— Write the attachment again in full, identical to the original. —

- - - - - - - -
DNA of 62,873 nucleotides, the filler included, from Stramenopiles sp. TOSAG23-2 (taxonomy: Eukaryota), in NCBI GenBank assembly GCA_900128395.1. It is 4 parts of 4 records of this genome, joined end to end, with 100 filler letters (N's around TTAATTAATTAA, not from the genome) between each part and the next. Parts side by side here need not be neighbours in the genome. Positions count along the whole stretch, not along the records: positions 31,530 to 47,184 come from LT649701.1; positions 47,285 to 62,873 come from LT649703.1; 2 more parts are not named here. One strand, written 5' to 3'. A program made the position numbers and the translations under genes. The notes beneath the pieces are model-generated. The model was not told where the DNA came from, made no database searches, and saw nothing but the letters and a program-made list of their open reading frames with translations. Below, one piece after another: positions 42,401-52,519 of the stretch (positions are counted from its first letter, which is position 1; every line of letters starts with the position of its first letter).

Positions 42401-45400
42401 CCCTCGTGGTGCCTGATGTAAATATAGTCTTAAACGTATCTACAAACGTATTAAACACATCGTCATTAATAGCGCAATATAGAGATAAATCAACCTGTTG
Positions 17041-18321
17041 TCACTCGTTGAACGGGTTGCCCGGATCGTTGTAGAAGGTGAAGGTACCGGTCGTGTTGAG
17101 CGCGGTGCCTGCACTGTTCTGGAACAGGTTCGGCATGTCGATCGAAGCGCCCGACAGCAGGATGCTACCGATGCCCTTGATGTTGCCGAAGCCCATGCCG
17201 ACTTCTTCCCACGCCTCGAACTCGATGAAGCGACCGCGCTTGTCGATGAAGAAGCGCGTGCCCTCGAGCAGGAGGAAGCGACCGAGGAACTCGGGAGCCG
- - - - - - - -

DNA of 62,873 nucleotides, the filler included, from Stramenopiles sp. TOSAG23-2 (taxonomy: Eukaryota), in NCBI GenBank assembly GCA_900128395.1. It is 4 parts of 4 records of this genome, joined end to end, with 100 filler letters (N's around TTAATTAATTAA, not from the genome) between each part and the next. Parts side by side here need not be neighbours in the genome. Positions count along the whole stretch, not along the records: positions 31,530 to 47,184 come from LT649701.1; positions 47,285 to 62,873 come from LT649703.1; 2 more parts are not named here. One strand, written 5' to 3'. A program made the position numbers and the translations under genes. The notes beneath the pieces are model-generated. The model was not told where the DNA came from, made no database searches, and saw nothing but the letters and a program-made list of their open reading frames with translations. Below, one piece after another: positions 42,401-52,519 of the stretch (positions are counted from its first letter, which is position 1; every line of letters starts with the position of its first letter).

Positions 42401-45400
42401 CCCTCGTGGTGCCTGATGTAAATATAGTCTTAAACGTATCTACAAACGTATTAAACACATCGTCATTAATAGCGCAATATAGAGATAAATCAACCTGTTG
Positions 17041-18321
17041 TCACTCGTTGAACGGGTTGCCCGGATCGTTGTAGAAGGTGAAGGTACCGGTCGTGTTGAG
17101 CGCGGTGCCTGCACTGTTCTGGAACAGGTTCGGCATGTCGATCGAAGCGCCCGACAGCAGGATGCTACCGATGCCCTTGATGTTGCCGAAGCCCATGCCG
17201 ACTTCTTCCCACGCCTCGAACTCGATGAAGCGACCGCGCTTGTCGATGAAGAAGCGCGTGCCCTCGAGCAGGAGGAAGCGACCGAGGAACTCGGGAGCCG